Niagara Falls

July 31, 2007 at 8:40 pm (Uncategorized)

July 21st I went with the family to visit the mighty Niagara River to see the falls. I was also hoping to do a little surveying while I was out. We had a great time exploring Goat Island, taking a voyage on the Maid of the Mist, and walking to the foot of the falls in the Cave of the Winds. I did not find one dragonfly though! I’ll admit I wasn’t preforming an extensive survey, but the whole day I did not see a single ode. I would assume that this is because the rapids are so violent. I also do not know what flies on other parts of the river. Has anyone done any surveying above or below the falls?

Niagara Falls

Read the rest of this entry »

Permalink 3 Comments

Finaly an update!

July 19, 2007 at 7:29 pm (Uncategorized)

I have been very bad about updating lately.  Thats because of some changes in my life right now.  I took a job in Medina and am in the process of moving to Lockport.  Because of this I have not had time for much surveying this summer, but the upside is that I now have four more counties that are easily accessible.  I just have to find places to go!  Today was the first day I ventured out at lunch.  I stopped at a small stream running through a park in Medina.  From the car I saw many Powered Dancers, but nothing else.  I suppose I’ll need to get out of the car and do some walking soon.

I made a purchase recently that has already been a great addition to my insect pursuits, a pair of close focusing binoculars.  After much (~3 months) of consideration I went with the Pentax Papilio 8.5×21.  They focus down to 18 inches!  I had also seriously considered the Eagle Optics Ranger 8×32, which I had tried out, but didn’t like as much.  I am happy with my choice, and cant say enough about these!  They act like a hand-held microscope if you are close enough, and work great as binoculars too.  I have been using them for birds with great success.  The best par was they were practically free.  I didn’t want to move my jars of change, and I didn’t want to roll it, so I took it to one of the coin counting machines in the grocery store.  If you get a Amazon gift certificate instead of cash it doesn’t cost anything.  So I used my found money to cover the bill…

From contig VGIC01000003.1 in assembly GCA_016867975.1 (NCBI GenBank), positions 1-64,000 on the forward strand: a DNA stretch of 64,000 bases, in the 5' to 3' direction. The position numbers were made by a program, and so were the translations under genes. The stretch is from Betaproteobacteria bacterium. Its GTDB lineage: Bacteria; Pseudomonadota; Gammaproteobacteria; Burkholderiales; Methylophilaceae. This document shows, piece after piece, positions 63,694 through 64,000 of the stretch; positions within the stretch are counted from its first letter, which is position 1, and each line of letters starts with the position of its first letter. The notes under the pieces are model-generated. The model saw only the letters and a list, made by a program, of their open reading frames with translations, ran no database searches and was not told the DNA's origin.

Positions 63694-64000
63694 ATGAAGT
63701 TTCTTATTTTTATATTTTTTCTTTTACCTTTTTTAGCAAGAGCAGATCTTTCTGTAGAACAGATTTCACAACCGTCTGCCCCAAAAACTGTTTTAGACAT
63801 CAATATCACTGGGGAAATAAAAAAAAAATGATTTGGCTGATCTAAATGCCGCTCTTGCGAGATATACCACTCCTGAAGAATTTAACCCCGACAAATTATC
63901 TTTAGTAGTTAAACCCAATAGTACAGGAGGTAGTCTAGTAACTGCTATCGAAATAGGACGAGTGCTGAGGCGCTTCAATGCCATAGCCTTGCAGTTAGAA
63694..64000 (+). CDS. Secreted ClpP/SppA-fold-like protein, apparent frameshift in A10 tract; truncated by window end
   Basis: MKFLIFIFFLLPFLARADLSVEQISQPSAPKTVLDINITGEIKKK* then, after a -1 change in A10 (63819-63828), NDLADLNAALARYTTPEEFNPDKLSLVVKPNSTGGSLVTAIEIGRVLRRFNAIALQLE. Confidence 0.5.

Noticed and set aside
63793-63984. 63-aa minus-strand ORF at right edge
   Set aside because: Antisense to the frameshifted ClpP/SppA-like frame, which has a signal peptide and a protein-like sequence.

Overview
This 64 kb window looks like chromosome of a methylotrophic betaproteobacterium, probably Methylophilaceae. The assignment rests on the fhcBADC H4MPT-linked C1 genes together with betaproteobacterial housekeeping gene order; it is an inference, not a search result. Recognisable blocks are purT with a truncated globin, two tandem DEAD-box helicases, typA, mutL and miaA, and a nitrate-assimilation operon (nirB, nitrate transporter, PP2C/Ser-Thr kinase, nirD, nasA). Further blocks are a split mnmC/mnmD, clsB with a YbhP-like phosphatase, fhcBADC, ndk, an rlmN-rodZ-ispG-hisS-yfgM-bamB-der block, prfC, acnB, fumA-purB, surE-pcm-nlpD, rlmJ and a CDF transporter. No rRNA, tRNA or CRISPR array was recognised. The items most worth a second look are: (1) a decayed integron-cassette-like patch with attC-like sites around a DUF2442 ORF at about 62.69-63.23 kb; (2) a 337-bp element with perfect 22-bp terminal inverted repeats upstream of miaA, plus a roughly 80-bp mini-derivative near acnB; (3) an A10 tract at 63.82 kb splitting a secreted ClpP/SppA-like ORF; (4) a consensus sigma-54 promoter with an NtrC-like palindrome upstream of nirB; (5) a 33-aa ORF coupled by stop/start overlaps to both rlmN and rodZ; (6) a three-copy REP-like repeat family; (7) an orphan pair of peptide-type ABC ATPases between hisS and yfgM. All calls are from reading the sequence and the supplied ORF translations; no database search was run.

Here are the results of my last two “real” surveys.

Read the rest of this entry »

Permalink 3 Comments

Allegany Nature Pilgramage

June 4, 2007 at 8:39 pm (Uncategorized)

The nature pilgrimage was great this year, but the best part of my weekend was not spent in a organized workshop, but at Red House Lake and a few Beaverponds. Here are my lists for the weekend.

6-1-2007 Red House Lake (picnic area by admin building)

  • Aurora Damsel
  • Eastern Forktail
  • Common Sanddragon*
  • Common Baskettail*
  • Dusky Clubtail*
  • Common Green Darner

6-2 France Brook Rd beaverpond

  • Beaverpond Baskettail
  • Beaverpond Clubtail
  • Dot-tailed Whiteface
  • Common Whitetail
  • Eastern Forktail

6-2 ASP 2 Beaverpond

  • Fragile Forktail
  • Eastern Forktail
  • Aurora Damsel
  • Beaverpond Baskettail*
  • Common Whitetail
  • Dot-tailed Whiteface
  • Common Green darner
  • Beaverpond Clubtail *
  • Unicorn Clubtail *
  • Common Baskettail *
  • Chalk-fronted Corpral *

6-2 Bova Ski Beaverpond (Drained within the last year)